But that doesn’t necessarily make the choices any easier. Sports camps, arts camps, sleepaway camps, special needs camps, religious camps — the options available to occupy today's kids are downright dizzying.
Camp is a good thing. In fact, the American Camp Association says, "the organized camp experience is a vital component in the development and education of the whole child."
Here are a few questions you need to ask yourself to help determine what kind of camp is right for you and your family.
Your kid's age will determine whether they are ready to even consider a sleepaway camp. Experts say kids under 7 years old are probably too young to go away from home. But beyond the "sleepaway camp or not" debate, your child's age will also determine the types of activities they are allowed to participate in. Thoughtfully consider where your child is developmentally and look for a camp with age-appropriate friends and programs.
Camp can get expensive — as much as college in some cases. So before you fall in love with that three-week surf camp in Malibu, make a budget you can live with and stick with it.
The amount of time you want your child to spend at camp will make a big difference in both the price of camp and the types of programs you want to consider. Many specialty camps, like arts camps or even sports camps, run on a weekly basis. If you need something more full time consider a more traditional day camp that offers more of a variety of activities.
If your kid is a musical prodigy or baseball superstar, look for camps that help them explore their talents. There are camps for theater, science and karate and camps to suit just about any activity or kids' personality. Also consider your kids' special needs. Do they have a medical condition that needs to be monitored? Food allergies? A disability? Seek out camps that meet their needs and let them participate fully to help ensure a positive experience.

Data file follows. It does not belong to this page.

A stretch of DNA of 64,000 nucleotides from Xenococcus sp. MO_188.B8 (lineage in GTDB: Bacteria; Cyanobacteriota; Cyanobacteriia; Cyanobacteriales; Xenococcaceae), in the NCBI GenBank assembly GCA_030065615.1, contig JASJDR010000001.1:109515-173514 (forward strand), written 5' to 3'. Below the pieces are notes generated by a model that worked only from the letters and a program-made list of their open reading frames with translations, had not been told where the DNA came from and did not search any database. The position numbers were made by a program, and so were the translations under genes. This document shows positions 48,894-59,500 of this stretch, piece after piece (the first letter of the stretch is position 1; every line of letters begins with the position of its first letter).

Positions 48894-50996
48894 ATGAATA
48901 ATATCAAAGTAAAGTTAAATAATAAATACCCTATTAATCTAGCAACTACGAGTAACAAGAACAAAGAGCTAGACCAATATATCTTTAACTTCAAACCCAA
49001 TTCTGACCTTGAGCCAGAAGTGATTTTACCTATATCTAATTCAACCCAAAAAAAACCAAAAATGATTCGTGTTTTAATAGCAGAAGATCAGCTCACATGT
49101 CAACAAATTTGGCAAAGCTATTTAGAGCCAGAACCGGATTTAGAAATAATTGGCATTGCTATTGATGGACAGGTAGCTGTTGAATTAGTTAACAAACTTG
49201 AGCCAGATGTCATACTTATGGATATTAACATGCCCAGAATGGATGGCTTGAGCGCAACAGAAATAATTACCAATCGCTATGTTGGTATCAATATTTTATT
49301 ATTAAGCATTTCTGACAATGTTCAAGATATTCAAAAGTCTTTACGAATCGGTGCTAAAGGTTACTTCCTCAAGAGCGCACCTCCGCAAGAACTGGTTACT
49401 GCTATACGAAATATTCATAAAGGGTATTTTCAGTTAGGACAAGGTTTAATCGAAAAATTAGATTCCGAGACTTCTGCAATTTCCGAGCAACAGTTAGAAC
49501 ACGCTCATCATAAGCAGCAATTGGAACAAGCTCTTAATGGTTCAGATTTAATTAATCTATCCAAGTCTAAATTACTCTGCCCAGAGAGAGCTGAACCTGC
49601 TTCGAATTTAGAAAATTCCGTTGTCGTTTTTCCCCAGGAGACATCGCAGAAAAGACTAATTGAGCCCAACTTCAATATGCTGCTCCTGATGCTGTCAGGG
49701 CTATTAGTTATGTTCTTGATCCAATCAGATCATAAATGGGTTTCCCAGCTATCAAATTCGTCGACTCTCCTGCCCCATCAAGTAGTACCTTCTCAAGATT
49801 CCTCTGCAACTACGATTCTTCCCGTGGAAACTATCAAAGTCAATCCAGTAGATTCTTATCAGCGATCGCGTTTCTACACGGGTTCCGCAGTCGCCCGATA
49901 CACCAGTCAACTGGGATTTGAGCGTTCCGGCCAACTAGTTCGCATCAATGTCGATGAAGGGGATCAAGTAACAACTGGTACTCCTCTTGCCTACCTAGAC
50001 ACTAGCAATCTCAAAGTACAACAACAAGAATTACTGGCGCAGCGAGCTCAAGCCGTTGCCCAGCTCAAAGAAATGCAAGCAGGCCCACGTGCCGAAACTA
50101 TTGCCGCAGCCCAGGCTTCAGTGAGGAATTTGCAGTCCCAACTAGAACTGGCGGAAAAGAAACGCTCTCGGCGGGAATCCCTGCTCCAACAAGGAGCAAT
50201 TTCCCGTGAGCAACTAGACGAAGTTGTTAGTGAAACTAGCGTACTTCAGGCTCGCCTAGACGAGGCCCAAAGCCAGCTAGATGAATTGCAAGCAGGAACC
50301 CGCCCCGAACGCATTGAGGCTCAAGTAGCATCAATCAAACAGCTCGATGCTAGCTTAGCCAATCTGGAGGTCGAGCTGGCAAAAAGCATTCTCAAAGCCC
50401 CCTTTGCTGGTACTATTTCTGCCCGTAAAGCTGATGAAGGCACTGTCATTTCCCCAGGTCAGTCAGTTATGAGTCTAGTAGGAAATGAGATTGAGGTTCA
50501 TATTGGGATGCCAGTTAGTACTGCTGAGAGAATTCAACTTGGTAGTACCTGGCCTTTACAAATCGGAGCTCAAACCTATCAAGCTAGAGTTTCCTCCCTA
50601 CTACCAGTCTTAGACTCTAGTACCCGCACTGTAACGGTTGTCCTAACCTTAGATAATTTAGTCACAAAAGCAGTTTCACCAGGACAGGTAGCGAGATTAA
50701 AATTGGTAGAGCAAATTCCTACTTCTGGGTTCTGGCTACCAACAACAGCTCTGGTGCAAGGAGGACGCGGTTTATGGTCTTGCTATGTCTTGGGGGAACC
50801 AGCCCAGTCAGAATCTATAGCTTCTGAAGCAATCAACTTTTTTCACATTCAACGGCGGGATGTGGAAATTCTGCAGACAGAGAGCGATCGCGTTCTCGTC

Camp can also be a great time to get your kid out of their comfort zone. Maybe you wish your kid would get a little more fresh air and outside activity, or you want to encourage them to make some new friends. Away from their daily routine, camp can be a perfect time for kids to reinvent themselves with a new experience.
If your child is struggling in school, there are camps focused on academics that can give them a leg up when they're back in school. Summer camps focused on academics can be a fun way for kids to look at learning in new way in a new environment. By the same token, gifted kids who might be bored in the classroom can benefit from challenging specialty camps in STEM, reading, writing and math.
Other parents are usually the most reliable resource when finding the right camp for your kids. Ask around at school pickup or post in Facebook and other chat groups any questions you have about options in your area. You might just find out about the groovy new gymnastics camp at the local college you never knew about or find out that pricey sports camp isn't worth the money. Your kids' teachers and coaches can also be a great source of information about camps that are out there.
Kids have been attending religious camps for generations. If you're looking for an opportunity to give your child a bit more religious exposure and education, check with your local house of worship for camp options for kids of all ages.
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